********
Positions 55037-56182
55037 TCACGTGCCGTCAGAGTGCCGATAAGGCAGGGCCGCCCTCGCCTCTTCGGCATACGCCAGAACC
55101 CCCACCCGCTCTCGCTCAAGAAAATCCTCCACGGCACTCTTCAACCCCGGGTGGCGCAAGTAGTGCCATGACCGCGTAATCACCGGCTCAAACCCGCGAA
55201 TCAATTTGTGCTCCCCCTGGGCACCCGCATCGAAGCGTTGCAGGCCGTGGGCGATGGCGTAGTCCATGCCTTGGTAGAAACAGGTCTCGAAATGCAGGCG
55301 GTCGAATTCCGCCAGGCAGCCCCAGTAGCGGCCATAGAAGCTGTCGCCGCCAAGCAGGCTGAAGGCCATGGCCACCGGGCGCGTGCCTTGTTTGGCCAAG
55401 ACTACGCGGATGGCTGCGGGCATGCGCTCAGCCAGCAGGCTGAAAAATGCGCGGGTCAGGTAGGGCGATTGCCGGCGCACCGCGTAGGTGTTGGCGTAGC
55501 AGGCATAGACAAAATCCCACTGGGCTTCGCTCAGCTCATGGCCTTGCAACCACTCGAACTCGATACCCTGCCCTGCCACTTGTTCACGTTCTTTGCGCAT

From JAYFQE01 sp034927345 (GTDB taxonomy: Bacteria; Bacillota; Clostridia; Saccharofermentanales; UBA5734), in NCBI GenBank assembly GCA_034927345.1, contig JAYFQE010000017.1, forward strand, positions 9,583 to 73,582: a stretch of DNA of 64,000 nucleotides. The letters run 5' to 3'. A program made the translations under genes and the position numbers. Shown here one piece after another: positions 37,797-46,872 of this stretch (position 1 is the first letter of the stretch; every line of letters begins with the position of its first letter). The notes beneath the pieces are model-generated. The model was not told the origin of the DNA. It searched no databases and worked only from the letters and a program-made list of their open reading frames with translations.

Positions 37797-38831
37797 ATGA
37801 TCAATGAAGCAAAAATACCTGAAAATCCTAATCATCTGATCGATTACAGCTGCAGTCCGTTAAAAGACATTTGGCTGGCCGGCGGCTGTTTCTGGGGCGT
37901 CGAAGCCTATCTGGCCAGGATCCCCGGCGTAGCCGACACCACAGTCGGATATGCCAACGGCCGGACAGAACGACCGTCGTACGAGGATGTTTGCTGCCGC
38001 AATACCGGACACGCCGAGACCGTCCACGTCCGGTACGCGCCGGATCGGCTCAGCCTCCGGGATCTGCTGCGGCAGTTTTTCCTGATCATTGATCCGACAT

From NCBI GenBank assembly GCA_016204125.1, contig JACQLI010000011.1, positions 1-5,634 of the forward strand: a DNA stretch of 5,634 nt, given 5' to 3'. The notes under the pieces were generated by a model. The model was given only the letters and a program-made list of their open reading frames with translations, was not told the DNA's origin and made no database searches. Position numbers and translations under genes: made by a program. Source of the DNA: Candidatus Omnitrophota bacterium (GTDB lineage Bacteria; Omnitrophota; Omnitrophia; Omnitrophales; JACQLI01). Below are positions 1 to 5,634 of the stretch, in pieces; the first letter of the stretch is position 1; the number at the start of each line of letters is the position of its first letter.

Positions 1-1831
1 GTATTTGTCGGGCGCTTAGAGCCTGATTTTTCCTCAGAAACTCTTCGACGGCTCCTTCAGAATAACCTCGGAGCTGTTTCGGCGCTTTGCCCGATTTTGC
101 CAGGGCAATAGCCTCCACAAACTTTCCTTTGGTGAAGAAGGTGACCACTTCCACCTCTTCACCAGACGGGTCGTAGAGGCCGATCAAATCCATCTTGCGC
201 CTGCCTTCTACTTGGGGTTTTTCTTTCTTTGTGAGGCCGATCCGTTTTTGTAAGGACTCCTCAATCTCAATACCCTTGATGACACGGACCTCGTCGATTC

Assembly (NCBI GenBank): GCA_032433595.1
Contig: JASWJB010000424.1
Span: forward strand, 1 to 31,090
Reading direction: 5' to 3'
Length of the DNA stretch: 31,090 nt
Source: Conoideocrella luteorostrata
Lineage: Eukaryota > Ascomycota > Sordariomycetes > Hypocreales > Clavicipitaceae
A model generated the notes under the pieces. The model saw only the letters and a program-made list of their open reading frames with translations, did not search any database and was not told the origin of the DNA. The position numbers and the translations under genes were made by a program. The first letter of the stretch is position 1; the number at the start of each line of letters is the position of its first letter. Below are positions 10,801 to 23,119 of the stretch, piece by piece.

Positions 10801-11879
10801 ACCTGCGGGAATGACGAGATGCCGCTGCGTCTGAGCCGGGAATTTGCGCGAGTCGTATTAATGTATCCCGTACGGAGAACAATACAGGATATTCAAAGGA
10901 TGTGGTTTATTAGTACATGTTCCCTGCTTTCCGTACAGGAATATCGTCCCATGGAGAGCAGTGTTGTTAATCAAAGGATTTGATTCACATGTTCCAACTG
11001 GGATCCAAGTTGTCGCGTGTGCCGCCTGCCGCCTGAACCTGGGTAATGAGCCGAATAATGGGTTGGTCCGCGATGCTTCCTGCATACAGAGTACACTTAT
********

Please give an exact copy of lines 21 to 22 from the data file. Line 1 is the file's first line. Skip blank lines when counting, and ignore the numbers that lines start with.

Span: forward strand, 1 to 31,090
Reading direction: 5' to 3'